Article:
Income Panel Picks

08/29/2002 12:00 am EST


Roger Conrad

Chief Analyst/Managing Partner, Capitalist Times

In a definite sign of the times, while many investors shunned the high-tech panels at The Money Show, the “Income and Safety” panel, moderated by CNN's Kathleen Hays, was packed.  During the panel, the business news anchor asked several leading advisors for their market outlook and their favorite vehicles for generating returns.  Here are highlights from Roger Conrad and Jay Leupp…

Roger Conrad, money manager, author, and editor of The Utility Forecaster, says, “This is a great opportunity to be an income investor. We’ve seen a lot of sectors, particularly in the utility sector that have gotten really smashed down. However, you do have to think outside the box a little bit and be a little unconventional with your choices.  I think Treasury bonds and money markets are almost guaranteed money-losers going forward. Steer clear of the more conventional stuff.”

“Second, you need to diversify. We’ve seen what can happen to individual stocks or companies over the past couple of years. If you have all your eggs in one basket or in one type of income product, you can find yourself in a lot of trouble. In addition, income investors need to focus on potential inflation. Although official inflation has not been high over the past few years, you need to keep inflation in mind.”

“For my current favorite income picks I want to focus on less-conventional utility ideas.  We’ve had a tremendous shakeout in the industry. One thing that has become clear is that not all assets in the industry were created equal in their ability to generate a viable stream of income. As an income investor, you should focus on transmission and distribution. Basically, this is the business of running wires and pipes. Limited partnerships that hold transmission and distribution assets are interesting vechiles. Some major energy companies have decided that they can make more money from these assets by putting them in a partnership and instead of taking the profits in post-tax earnings, taking profits in pre-tax cash flow. As an investor you get the benefit of a higher dividend yield paid for out of pre-tax cash.  (Editor's Notes;  Investors in limited partnerships are required to file a K-1; we suggest consulting your own tax advisor.) A lot of the dividend is a return of capital, so you have an actual tax advantage in addition to the higher yield.”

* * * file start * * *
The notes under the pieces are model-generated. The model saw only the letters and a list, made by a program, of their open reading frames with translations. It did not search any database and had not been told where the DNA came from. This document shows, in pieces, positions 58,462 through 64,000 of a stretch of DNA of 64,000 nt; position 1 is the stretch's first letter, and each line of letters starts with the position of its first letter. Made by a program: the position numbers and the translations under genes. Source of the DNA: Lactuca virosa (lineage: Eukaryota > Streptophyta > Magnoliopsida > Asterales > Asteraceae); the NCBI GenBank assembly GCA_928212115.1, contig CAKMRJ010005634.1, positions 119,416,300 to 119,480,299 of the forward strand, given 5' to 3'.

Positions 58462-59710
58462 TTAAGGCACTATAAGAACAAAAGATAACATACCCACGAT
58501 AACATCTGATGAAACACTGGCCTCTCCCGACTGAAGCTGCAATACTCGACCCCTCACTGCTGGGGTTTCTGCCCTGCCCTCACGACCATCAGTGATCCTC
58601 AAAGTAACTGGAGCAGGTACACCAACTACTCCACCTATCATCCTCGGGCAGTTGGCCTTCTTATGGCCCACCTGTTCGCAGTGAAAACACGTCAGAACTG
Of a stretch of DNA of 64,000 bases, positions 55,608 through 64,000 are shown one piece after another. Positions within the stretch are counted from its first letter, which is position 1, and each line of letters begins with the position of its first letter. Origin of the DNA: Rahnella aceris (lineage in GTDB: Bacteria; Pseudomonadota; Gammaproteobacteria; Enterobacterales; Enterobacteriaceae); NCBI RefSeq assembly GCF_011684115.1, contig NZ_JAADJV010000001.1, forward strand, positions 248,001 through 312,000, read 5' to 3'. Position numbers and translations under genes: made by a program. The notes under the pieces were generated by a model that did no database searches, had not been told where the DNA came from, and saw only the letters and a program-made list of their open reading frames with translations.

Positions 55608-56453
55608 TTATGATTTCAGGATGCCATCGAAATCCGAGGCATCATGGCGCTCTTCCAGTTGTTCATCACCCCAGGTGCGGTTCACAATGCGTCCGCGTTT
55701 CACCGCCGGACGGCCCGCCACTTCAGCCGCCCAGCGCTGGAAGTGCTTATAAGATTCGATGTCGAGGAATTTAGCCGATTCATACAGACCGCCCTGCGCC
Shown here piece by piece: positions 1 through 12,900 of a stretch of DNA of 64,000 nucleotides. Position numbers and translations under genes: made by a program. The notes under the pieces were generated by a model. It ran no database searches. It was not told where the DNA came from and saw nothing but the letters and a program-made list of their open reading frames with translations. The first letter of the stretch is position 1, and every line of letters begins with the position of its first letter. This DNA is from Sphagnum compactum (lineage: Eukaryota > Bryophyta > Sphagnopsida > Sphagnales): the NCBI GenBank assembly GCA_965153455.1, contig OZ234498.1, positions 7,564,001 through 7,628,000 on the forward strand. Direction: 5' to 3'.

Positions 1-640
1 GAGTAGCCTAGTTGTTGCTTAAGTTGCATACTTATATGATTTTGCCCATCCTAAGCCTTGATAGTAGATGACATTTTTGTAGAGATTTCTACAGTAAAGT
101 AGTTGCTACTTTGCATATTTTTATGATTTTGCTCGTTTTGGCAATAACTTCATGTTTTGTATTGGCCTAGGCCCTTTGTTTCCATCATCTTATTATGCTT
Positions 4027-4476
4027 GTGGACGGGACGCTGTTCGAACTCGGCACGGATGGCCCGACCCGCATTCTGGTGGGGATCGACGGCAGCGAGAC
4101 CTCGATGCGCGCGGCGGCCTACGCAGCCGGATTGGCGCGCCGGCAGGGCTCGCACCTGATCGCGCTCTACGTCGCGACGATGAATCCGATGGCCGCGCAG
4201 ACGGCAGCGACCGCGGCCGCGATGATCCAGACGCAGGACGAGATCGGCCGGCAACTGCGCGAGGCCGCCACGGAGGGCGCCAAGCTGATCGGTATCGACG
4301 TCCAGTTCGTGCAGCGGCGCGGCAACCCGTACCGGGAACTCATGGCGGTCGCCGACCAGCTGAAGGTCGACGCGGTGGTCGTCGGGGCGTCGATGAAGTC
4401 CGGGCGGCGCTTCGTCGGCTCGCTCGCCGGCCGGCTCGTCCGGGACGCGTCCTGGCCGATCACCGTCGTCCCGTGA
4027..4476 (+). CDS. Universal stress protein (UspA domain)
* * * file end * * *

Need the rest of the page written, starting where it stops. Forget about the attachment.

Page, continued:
“One favorite such partnership is Teppco (TPP NYSE), which is a Duke Energy affiliate in association with Phillips Petroleum. They have a number of safeguards built in to prevent abuses. It’s an excellent, conservative investment. Another is El Paso Energy Partners (EPN NYSE), which is affiliated with El Paso Energy. Like many other companies that were involved in the merchant area of the business, El Paso is selling assets to try and bring its debt down.

"I wouldn’t make these the sole holdings in a portfolio, but with their dividend yields of 7%-8% - which in many cases are being increased by 10%-15% a year - you have inflation protection and a pretty cheap investment in an industry that’s been pummeled. Overall, I think these are pretty good additional vehicles for good total return as well as income.”

Panelist Jay Leupp, head of real estate equity research for Robertson Stpehens, adds his favorites:

“We’re taking a contrarian approach to REIT investing today. We’re looking closer at two areas where the fundamentals are depressed right now – the office area and the apartment sector. Our lead recommendation in the office sector is Equity Office Properties (EOP NYSE). The stock has traded down because office real estate conditions in many large markets - such as here in San Francisco - are depressed.   Equity Office has almost an 8% yield and trades at just over eight times current funds from operations, which is the REIT definition of earnings. We think that’s a good value.  This is a company that has excellent dividend coverage and is investment grade-rated.”

“On the apartment side, we’re partial to Apartment Investment & Management Co. (AIV NYSE), which is the largest owner of apartments in the country. We’re also looking at an 8% dividend here, trading at about eight-and-a-half times current earnings.  The apartment market has been slow the last year or so due to the fact that interest rates have been low and many people on the margin as to renting or purchasing a home have opted to buy and take advantage of low interest rates. We think Apartment Investment also could be a good hedge against interest rates rising later in the year or the first part of next year.”

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